Martin Sneider turns real life experience into suspenseful novel about selling shoes in St. Louis


Martin Sneider.

Bill Motchan, Special to the Jewish Light

Father and son Max and Josh Feldman have a complicated relationship. Max is a loving father, ruthless businessman and Josh’s boss. The Feldmans are a Jewish St. Louis family with a successful shoe business known as Fratelli Massimo. They and the business also are completely made up, created in the fertile mind of St. Louis author Martin Sneider.

In mid-April, Sneider launched his new novel, “Shelf Life,” during a reading at Washington University, his alma mater. The book traces the rise and fall of the Feldmans’ shoe empire.

Sneider, who is Jewish, knows a thing or two about that industry. He started out in high school as a salesperson at Baker’s Shoes on Sixth Street in downtown St. Louis. He progressed in his career and eventually became CEO of Edison Brothers Stores, whose brands included Baker’s, J. Riggings, Jeans West, 5-7-9 Shops and Dave & Busters.

“Shelf Life” was published in April by Forefront Books, a division of Simon & Shuster. For Sneider, 80, completing the novel was “a dream come true.”

“I always felt that I could write,” he said. “It was around 2018, pre-COVID, and I said, ‘I want to write a book that tells the story of what happened to retailing in the last half of the 20th century.’ I had never read a book about that. I’d been teaching retailing for years. I wanted to make it about a family business and I wanted it to be a book that has a heavy proportion of interpersonal relations and tension that revolves around the business.”

The book also name-checks many familiar local institutions, such as the Parkmoor and Steak ’n Shake.

The Feldmans live in Clayton. It’s fiction, but there are many parallels to Sneider’s life. Protagonist Max Feldman was born in Omaha, Neb., as was Sneider. And of course, they both have an intimate knowledge of shoes and retailing.

“Shelf Life” is told from the point of view of Josh Feldman, the son and presumed heir of Max’s company. Asked how much of Josh is really Martin Sneider, the author said with a wink:

“Only the good parts. There are touches of me in Josh, there are touches of me in Max. Obviously, the family is fictitious. But the historical references to retail businesses really happened. That includes the rise of shopping malls, the role of the internet, and the big box stores like T.J. Maxx and others who have found other ways of doing business than being in a mall.”

The plot centers around a family, not unlike the fractious relationship between Logan Roy and his adult children in the hit HBO series “Succession.” Sneider avoided watching the show while writing “Shelf Life” so he wouldn’t be influenced by its characters. He did a considerable amount of rewriting before arriving at a final manuscript that passed muster with a major publisher.

“I wrote about 14 drafts,” he said. “I can show you a sheaf of rejection letters. I thought I had a good product. I sent a copy to Michael Levin (a New York Times bestselling author), and he loved the plot.

“He said, ‘I think this has potential — but boy, do you have work to do.’ He taught me about tension, the things in fiction that you want, like conflict. You want things unresolved for a while. The reader needs to wonder what’s going to happen.”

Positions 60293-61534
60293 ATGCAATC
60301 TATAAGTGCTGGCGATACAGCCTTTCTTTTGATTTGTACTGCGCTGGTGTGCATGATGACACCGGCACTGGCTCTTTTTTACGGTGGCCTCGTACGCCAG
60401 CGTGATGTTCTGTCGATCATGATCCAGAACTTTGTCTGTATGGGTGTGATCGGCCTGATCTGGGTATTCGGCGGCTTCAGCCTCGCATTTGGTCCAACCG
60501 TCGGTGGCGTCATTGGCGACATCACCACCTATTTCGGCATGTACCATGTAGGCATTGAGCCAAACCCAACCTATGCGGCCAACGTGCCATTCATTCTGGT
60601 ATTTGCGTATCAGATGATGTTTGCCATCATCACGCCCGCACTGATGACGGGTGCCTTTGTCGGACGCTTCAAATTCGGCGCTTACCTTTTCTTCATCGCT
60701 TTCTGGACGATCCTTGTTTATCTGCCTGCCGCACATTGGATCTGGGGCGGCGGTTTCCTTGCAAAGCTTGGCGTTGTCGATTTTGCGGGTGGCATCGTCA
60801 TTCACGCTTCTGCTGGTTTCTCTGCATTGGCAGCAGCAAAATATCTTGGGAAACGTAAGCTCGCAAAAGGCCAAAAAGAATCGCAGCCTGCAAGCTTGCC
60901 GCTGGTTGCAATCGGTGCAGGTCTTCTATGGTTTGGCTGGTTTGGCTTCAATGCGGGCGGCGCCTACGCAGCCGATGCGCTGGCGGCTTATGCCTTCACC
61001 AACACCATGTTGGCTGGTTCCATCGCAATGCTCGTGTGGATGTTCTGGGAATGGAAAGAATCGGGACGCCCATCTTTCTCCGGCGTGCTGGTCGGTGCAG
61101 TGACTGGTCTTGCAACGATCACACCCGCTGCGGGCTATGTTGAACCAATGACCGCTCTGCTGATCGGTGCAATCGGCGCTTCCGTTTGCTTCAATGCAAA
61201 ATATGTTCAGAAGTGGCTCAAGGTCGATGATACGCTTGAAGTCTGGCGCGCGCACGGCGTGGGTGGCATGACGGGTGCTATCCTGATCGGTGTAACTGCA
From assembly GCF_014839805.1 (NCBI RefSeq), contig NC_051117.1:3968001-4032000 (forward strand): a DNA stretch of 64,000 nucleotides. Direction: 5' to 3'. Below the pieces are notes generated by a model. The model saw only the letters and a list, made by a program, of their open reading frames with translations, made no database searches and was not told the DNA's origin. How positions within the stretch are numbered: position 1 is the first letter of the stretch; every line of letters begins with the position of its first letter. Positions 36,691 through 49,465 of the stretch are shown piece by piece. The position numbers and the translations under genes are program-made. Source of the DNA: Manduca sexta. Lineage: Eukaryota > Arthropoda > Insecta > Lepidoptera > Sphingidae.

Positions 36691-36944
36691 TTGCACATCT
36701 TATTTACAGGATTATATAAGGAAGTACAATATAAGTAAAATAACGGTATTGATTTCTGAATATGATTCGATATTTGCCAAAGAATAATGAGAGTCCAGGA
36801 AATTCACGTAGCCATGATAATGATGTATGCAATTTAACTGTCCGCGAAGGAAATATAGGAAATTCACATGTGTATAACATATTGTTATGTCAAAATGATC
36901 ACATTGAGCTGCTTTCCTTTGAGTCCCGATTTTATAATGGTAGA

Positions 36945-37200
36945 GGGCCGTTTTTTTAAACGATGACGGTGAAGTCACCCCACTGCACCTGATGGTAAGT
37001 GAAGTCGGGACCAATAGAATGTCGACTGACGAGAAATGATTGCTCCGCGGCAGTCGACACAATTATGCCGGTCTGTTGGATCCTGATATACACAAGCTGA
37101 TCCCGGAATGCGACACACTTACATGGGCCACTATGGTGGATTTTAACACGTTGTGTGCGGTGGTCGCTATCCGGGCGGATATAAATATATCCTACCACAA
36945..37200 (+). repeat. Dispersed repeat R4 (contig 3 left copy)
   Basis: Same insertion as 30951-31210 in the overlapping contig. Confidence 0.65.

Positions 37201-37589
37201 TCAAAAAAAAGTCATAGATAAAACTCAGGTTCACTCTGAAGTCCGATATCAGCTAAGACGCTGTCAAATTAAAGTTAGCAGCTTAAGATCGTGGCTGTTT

One reader of “Shelf Life” who is a fan of Sneider’s writing is Jerry Tullman, a member of Nusach Hari B’nai Zion Congregation. Tullman has also known Sneider for 60-plus years.

“I very much liked it,” said Tullman, 80. “I think it’s sensational. It’s a stunning intellectual accomplishment. I generally read nonfiction. Martin gave me and my wife, Gail, a copy, and we both started reading it independently and neither one of us could put it down.”

While fine-tuning the book, Sneider got expert editing assistance from Levin. Sneider also received coaching from his late wife, Jill Frank Sneider, a Henry James and Edith Wharton scholar.

“She would say, ‘Why does the reader care?’ ” Sneider said. “She’d write sweet notes like that off to the side. She really helped me transform what was a nonfiction book into fiction.”

Sneider previously wrote a nonfiction exploration of the shoe business in 2009. “TOAST: How a Leading Retailer Went From Toast of the Town to Just Plain Toast,” traces the rise and fall of Edison Brothers Shoes, including his tenure at the helm. At its peak, Edison Brothers had 3,000 stores and more than $1.5 billion in revenue.

After leaving the corporate world, Sneider was an adjunct professor of marketing at Olin Business School. At Washington University, those accomplishments led to his first novel.

“I was a freshman at Central High School in Omaha, and we had to do a 300-word theme on ‘The Yearling’ by Marjorie Kinnan Rawlings,” Sneider recalled. “The teacher asked me to see him after class. He said to me, ‘You’re going to rewrite and rewrite and rewrite this until you get it right because you’ve got the talent to be a much better writer than this.’ After five drafts, he said, ‘I never want to see a paper from you that isn’t written like this.’

“He saw something in me and he was merciless. My mother was a copy editor for the New York Times, so I had the advantage of indirect tutoring. I had the DNA, and I had people who read my stuff and weren’t afraid to say, ‘You can do better.’ ”

“Shelf Life” is available at Left Bank Books and online booksellers. Martin Sneider has already written three as yet unpublished sequels that will continue the Feldman family story.

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